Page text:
Banks serve a unique role in the functioning of our financial system and economy. You must serve the needs of ALL members of your communities, and you need to serve all communities across the country.

I have urged the OCC to hold public meetings in response to community requests to evaluate the closure of a branch in an LMI community. I expect bank regulators to strengthen the bank merger process and ensure that banks are meeting all requirements before a branch is permitted to close.


Ultimately, so much of this comes back to trust.

Americans were reminded of over the past week how the stability of our whole banking system is built on trust. Here’s the part I’m guessing most of you were most interested in hearing – or maybe the part you were most dreading. Of course we need to talk about Silicon Valley Bank.

When Silicon Valley Bank failed, I talked to so many small businesses in Ohio that were worried about making payroll come Monday, because their money was stuck at SVB.

Ohioans trusted their banks with their hard-earned money. In return, we expect our banks to put those dollars to use at something productive – financing homeownership, funding small businesses, investing in American talent.

We need that trust in our financial system now more than ever.

But crisis after crisis, over and over, makes it pretty hard.

Does decades of watching our financial system reward executives, at the direct expense of everyone else, build trust?

Does suing the only federal agency dedicated to protecting consumers build trust?

Does Wall Street funneling much of its capital to wealthy executives in the form of stock buybacks build trust?

Does lobbying to weaken rules meant to protect the public build trust?

When I first heard about SVB’s collapse, my mind immediately went to another crisis in my state, in East Palestine, Ohio.

They have one thing in common: corporate lobbyists pushed for weaker rules, less oversight.

Companies cut costs, failed to invest in safety – or perhaps in the case of SVB, were too incompetent to realize they too should care about safety.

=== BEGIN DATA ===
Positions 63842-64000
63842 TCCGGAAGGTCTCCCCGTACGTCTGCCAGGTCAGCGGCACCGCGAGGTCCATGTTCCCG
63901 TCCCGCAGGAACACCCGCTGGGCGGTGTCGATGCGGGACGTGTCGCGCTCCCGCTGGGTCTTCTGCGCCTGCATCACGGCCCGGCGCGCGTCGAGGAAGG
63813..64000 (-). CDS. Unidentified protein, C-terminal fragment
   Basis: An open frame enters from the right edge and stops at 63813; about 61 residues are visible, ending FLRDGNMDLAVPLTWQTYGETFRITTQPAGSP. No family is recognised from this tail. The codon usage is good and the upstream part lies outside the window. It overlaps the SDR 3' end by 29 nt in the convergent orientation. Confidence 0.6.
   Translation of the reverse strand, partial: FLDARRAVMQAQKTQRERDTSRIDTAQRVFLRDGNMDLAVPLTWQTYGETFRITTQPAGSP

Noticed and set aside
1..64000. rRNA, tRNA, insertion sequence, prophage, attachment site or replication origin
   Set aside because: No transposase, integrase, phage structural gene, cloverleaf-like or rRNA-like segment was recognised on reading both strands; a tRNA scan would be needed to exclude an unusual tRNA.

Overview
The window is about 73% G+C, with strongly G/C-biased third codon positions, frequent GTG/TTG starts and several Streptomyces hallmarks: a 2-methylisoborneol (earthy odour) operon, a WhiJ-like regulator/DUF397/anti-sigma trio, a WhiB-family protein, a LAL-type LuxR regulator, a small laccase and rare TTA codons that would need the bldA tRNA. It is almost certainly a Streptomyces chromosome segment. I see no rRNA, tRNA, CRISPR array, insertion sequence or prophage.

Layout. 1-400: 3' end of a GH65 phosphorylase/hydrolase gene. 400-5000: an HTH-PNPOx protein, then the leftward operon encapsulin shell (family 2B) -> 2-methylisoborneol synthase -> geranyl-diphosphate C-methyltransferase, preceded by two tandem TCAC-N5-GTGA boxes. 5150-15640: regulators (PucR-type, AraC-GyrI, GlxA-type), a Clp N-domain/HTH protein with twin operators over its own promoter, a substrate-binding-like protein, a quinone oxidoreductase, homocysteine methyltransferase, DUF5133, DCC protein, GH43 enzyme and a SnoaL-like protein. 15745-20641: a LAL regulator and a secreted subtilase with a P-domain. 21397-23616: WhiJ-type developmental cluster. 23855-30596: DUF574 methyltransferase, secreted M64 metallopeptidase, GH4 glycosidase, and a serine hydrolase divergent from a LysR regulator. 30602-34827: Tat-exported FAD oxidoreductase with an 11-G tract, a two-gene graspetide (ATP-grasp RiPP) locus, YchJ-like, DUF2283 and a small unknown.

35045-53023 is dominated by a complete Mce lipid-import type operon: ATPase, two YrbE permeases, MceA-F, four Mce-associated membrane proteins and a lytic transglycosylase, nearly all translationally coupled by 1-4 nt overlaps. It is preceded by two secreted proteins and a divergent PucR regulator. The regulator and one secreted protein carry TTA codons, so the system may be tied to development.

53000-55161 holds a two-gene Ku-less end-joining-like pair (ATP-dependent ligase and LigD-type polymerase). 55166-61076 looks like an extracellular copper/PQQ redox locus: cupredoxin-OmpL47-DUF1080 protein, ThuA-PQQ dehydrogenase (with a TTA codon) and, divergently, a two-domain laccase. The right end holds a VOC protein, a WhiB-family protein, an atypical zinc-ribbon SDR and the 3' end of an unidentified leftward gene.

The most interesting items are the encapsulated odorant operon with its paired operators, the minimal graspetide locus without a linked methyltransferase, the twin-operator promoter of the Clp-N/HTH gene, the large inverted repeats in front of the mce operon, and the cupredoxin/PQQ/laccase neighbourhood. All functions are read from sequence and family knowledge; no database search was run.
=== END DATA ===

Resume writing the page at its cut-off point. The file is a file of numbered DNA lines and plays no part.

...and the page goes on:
And working people paid the price.

The banks and the railroads are two of the oldest, most powerful lobbies in this town.

For decades, the railroads blocked any effort to increase safety standards. They resisted any attempt to stop their cost-cutting.

Norfolk Southern dutifully followed the Wall Street business model: boost profits – and its stock price – by eliminating 38 percent of its workers over 10 years, and then spend $3.4 billion on stock buybacks last year, instead of investing in its workers and safety.  

Today, the new Republican senator in my state, J.D. Vance, and I have a bipartisan bill to finally pass some real safety standards.

And still, the railroads are resisting it.

At the hearing with the Norfolk Southern CEO two weeks ago, he tried to skate around the issue. He said his company is “committed to the legislative intent to make rail safer.”

That’s some impressive corporate PR obfuscation.

They’re claiming they like the ideas, so why put them into law? Just trust the railroads to do it on their own. Don’t saddle us with “regulatory burden,” they say – we can just police ourselves.

That didn’t work for Norfolk Southern, and it didn’t work for Silicon Valley Bank.

SVB spent hundreds of thousands of dollars pushing for exemptions for banks like theirs.

Their CEO said that they shouldn’t be subject to strong guardrails because of the “low risk profile of our activities and business model.”

“Low risk profile.”

We all know how that turned out.

I know many of you think this critique is unfair. Many of you get unfairly targeted because the biggest banks – or in this case, the most incompetent banks – screw up.

The more we learn about SVB, the worse the management of this bank looks.

Most of you DO want to do right by your customers and communities. Most of you are good managers.

This past week, I also spoke to banks and credit unions – big and small – who understand how important it is to have confidence in our banking system. Everyone I’ve talked to understands how the quick actions by regulators were crucial to restoring any semblance of trust.

It’s going to take a lot more than that, though.

High standards build trust. And no industry – whether it’s banking or railroads – has ever shown they can hold themselves to those standards entirely on their own, without strong rules.

Beginning next week, our committee will hold hearings and conduct oversight. We’ll hear from regulators, we’ll hold executives accountable, we’ll examine deposit insurance coverage issues, we’ll look at the role of social media, we’ll consider legislation to strengthen guardrails. And I’ll continue pressing regulators to do a full review of the bank failures.

I hope that the banking industry won’t be an obstacle.

We ought to share the same goal – to make sure this doesn’t happen again. It’s in nobody’s interest for more banks to fail.

If you see bad actors, you should speak up. Push them to do better.

And we all should be able to come together to look at ways to strengthen trust in our banking system, and in our larger economy. 

Americans are never going to have faith in our economy as long as we have a system where Americans feel – pretty legitimately – that whenever a corporation screws up, working people pay the price. 

I’ll keep fighting for Main Street over Wall Street. For families over corporate profits. Because when you love this country, you fight for the people who make it work.